Relational Databases and SQL
A relational database is a database that utilizes the relational model of data. The relational model, invented by Dr. Edgar F. Codd in 1970, organizes data as relations, or sets of tuple. Tuple is the mathematical term for a series of attributes grouped together in a particular order. A more common (and more practical) name for a tuple is a record. Each record consists of a series of attributes that generally describe the record.
For instance, a fast-moving consumer goods company wants to track its customers. They can save the customer information in a relation called
info. Each record in this relation contains details about one customer. The attributes in each record include information such as the customer's last name, first name, age, date of signup, and delivery address. This relationship and its first two records will look like this:
As you can see, each relation is indeed a two-dimensional table that looks like an Excel spreadsheet. Thus, when implemented in a relational database, these relations are called tables. Each table is made up of rows and columns. Each row of the table is a record, and the attributes are represented as columns of the table. There cannot be duplicate columns and the columns must follow the same order in all the rows. Every column also has a data type that describes the type of data in the column.
While not technically required, most tables in a relational database have a column (sometimes a group of columns) referred to as the primary key, which uniquely identifies a row of the database. In the example shown in Figure 2.2, each row contains a column called ID. This record, as the name suggests, is an attribute that can be used to uniquely identify this record. It is known as a relational key. In all other columns, you can have data duplicated across different rows. But in the primary key column(s), the data must be unique.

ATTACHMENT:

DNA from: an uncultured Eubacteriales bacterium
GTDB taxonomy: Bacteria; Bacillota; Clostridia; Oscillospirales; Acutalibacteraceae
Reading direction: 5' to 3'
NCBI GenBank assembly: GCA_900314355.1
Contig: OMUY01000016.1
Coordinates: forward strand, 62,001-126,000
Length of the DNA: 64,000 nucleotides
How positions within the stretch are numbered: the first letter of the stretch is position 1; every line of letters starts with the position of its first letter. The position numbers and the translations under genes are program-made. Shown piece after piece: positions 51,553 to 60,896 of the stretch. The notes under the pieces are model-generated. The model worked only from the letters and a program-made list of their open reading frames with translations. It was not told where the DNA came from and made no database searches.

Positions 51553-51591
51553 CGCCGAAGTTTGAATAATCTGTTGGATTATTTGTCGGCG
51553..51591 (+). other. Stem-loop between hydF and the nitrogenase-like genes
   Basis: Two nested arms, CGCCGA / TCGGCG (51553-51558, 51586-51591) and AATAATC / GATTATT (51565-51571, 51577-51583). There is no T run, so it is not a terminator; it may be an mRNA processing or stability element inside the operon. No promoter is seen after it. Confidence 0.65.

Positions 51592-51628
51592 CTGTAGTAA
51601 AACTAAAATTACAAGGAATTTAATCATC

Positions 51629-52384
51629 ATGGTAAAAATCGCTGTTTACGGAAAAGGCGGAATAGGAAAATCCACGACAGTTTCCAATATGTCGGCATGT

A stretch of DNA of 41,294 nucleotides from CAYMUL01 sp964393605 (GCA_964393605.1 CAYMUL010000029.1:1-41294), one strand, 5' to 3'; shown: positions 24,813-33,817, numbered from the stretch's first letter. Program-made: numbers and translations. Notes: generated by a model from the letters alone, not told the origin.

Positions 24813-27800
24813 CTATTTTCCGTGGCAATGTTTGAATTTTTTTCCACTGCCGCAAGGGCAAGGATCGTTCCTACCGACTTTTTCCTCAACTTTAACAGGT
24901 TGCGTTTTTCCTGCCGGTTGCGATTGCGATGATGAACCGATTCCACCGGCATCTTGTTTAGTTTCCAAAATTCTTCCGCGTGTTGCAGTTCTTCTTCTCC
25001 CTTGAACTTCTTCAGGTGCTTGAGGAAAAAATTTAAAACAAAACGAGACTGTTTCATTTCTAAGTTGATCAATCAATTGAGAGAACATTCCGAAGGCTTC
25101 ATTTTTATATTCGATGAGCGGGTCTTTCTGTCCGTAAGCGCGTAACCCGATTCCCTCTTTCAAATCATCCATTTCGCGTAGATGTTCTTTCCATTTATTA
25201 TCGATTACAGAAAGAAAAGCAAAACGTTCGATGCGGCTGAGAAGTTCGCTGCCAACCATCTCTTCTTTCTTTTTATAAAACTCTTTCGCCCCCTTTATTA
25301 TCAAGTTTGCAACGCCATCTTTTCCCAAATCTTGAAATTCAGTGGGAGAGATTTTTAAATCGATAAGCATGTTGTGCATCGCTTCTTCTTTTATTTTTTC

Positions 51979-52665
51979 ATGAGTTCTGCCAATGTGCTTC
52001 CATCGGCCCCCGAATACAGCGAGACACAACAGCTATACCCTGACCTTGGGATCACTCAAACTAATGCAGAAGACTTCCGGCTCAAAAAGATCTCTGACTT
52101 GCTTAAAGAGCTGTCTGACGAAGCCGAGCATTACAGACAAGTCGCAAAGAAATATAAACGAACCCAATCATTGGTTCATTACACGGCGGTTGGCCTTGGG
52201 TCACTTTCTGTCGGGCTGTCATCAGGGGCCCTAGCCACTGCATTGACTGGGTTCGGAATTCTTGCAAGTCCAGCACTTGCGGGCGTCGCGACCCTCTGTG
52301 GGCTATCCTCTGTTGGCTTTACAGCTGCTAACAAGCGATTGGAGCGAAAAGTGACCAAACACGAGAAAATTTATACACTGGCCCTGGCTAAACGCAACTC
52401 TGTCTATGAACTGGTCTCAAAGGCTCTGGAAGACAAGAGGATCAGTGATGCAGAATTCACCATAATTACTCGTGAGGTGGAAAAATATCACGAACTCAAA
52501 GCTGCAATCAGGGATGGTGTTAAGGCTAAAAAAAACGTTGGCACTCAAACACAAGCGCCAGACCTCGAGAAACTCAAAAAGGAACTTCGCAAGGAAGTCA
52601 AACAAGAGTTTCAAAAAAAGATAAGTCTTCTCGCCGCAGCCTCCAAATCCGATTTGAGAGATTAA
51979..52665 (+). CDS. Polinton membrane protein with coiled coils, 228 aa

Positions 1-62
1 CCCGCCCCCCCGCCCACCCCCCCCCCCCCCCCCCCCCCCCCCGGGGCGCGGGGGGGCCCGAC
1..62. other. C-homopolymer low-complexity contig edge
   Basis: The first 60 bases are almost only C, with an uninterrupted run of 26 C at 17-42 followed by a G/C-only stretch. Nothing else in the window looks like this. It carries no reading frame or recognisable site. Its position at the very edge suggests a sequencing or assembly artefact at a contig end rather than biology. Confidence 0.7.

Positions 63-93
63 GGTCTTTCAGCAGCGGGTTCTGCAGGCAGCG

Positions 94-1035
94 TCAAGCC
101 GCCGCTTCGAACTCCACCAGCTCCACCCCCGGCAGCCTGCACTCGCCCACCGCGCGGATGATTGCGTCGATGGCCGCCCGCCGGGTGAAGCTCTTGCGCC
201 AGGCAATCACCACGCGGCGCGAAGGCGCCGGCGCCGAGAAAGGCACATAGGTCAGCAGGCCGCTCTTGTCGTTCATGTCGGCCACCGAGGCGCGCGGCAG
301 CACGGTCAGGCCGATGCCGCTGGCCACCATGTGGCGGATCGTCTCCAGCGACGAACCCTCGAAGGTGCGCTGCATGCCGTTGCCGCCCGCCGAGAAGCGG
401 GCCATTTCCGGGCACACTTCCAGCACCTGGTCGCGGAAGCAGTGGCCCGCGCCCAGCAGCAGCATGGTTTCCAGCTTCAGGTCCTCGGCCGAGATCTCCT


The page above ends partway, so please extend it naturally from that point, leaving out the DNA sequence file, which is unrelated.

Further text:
Most of the operations in a relational database, and in all data management systems, are organized around tables and the data inside them. They generally can be categorized into four groups—create, read, update, and delete. To utilize any data, you must create the definition of the dataset first, then create the individual data records one by one and put them into the dataset. Once a dataset is created, you can read all aspects of information from it. If there is any change to the data, you need to update the affected records.
Finally, when you do not need the data anymore, you will want to delete the records to save storage costs and increase performance. If you do not need this dataset, you can even delete the whole dataset by removing its definition from the database. These operations, by the order of each operation's position in a dataset's lifecycle, are generally called CRUD. CRUD stands for create, read, update, and delete.
In relational databases, all these operations are carried out using SQL. You will learn all the related SQL statements in this and the upcoming chapters.
Virtually all relational databases that use SQL deviate from the relational model in some basic ways. For example, not every table has a specified relational key. Additionally, a relational model does not technically allow duplicate rows, but you can have duplicate rows in a relational database. These differences are minor and will not matter to most readers of this book.
Advantages and Disadvantages of SQL Databases